We lands

must

remember of

that

wolves we have

have put

become upon

integrated their

into

our and

because

stresses

resources

environment.

Responsible

controls

of

wolves

have

better

protected

livestock resources while promoting public tolerance and protection of wolves (Niemeyer, 59). The future of the gray wolf in Wyoming will depend on our ability to reach a balance between their protection and control (Niemeyer, 59).

Literature Cited Carter C. Niemeyer, Edward E. Bangs, Steven H.Fritts, Joseph A. Fontaine, Douglas W. Smith, Kerry M. Murphy, Curtis M. Mack. "WOLF DEPREDATION MANAGEMENT IN RELATION TO WOLF RECOVERY." University of Nebraska (1994): http://digitalcommons.unl.edu/vpc16/41 Wolf Depredation Management in relation to Wolf Recovery describes the great decline of the gray wolf by 1930, reintroduction of wolves in the Yellowstone area and control programs that have helped improve the

protection of wolves and livestock. Danny N. Walker, George C. Frison, Studies on Amerindian dogs, 3: Prehistoric wolf/dog hybrids from the northwestern plains, Journal of Archaeological Science Volume 9, Issue 2, June 1982, Pages 125-172. (http://www.sciencedirect.com/science/article/B6WH8-4DM1DTD69/2/2cecd5779d5143e53d78e72ea4882e8e) Studies on Amerindian Dogs describes domesticated dogs arriving in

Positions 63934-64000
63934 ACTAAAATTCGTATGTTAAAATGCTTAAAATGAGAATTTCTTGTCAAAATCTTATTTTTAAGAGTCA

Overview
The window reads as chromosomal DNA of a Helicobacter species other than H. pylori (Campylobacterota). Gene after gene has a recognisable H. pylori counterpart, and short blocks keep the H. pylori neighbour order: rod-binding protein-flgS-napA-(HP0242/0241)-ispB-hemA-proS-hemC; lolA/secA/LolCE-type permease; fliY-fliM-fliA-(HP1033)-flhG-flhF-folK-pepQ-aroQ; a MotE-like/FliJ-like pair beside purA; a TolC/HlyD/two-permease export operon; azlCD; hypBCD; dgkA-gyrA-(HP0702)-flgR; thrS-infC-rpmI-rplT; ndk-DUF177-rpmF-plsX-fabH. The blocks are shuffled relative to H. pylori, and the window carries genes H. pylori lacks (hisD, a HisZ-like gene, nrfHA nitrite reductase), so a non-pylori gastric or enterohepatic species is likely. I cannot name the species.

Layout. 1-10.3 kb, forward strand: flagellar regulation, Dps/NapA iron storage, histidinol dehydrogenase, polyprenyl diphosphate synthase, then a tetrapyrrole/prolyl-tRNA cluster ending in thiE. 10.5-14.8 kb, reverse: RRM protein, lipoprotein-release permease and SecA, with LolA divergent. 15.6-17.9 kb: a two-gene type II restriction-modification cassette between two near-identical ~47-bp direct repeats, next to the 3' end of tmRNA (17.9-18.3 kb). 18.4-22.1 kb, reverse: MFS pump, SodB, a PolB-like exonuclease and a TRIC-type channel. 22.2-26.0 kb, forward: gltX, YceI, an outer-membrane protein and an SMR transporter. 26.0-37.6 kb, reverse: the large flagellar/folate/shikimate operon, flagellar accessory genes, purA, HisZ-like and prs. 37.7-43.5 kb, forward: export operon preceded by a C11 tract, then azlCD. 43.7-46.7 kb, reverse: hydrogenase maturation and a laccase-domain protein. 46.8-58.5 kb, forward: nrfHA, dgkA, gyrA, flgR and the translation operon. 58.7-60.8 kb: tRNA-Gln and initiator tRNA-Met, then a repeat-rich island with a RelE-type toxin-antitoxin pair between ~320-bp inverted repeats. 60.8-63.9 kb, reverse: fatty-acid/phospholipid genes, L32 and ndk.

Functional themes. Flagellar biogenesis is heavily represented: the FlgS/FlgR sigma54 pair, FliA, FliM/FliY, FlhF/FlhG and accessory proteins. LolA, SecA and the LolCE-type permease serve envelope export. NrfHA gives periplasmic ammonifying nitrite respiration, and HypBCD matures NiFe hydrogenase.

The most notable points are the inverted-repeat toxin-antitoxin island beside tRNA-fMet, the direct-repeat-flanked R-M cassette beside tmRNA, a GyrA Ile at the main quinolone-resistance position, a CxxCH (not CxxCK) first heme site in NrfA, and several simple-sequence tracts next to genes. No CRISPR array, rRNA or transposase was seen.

North America before 10,000 years ago with the migration of people from Asia to the Americas. It discusses characteristic similarities and

differences between wolves and wolf/dogs hybrids.

Hampton, Bruce. "Shark of the Plains Early Western Encounters Wolves." Montana Magazine of Western History 46(1996): 2-14. Shark of the Plains: Early Western Encounters with Wolves

with

is

an

organization of many recordings made by early westerners about wolves on the Great Plains. It gives insight to the abundance of life on the grasslands of the west and how that ecosystem changed due to western expansion.

Edward E. Bangs, Steven H. Fritts, Joseph A. Fontaine, Douglas W. Smith, Kerry M. Murphy, Curtis M. Mack, Carter C. Niemeyer. “The Status of Gray Wolf Restoration in Montana, Idaho, and Wyoming” Wildlife Society Bulletin, Vol. 26, No. 4, Commemorative Issue Celebrating the 50th Anniversary of "A Sand County Almanac'' and the Legacy of Aldo Leopold (Winter, 1998), pp. 785-798.Published by: Allen Press.http://www.jstor.org/stable/3783552 The Status of Gray Wolf Restoration in Montana, Idaho, and Wyoming describes the history of the restoration of the gray wolf in Montana, Idaho and Wyoming.

"Final Wyoming Gray Wolf Management Plan." 16 November 2007. Wyoming Game and Fish Commission. 9 Nov 2008 <http://gf.state.wy.us/downloads/pdf/WolfFinal2007WyomingGrayWolfManage mentPlan.pdf>.

Zanyj, Peter. "A Fight to the Finish the extermination of the gray wolf in Wyoming, 1890-1930." Montana Magazine of Western History 46(1996): 15-25. A Fight to the finish: The extermination of the Gray Wolf in Wyoming, 1890-1930 is a journal article describing the extermination of wolves due to their depredation of livestock and wildlife resources. The

article then describes the recovery of wolves in Wyoming as protected endangered species.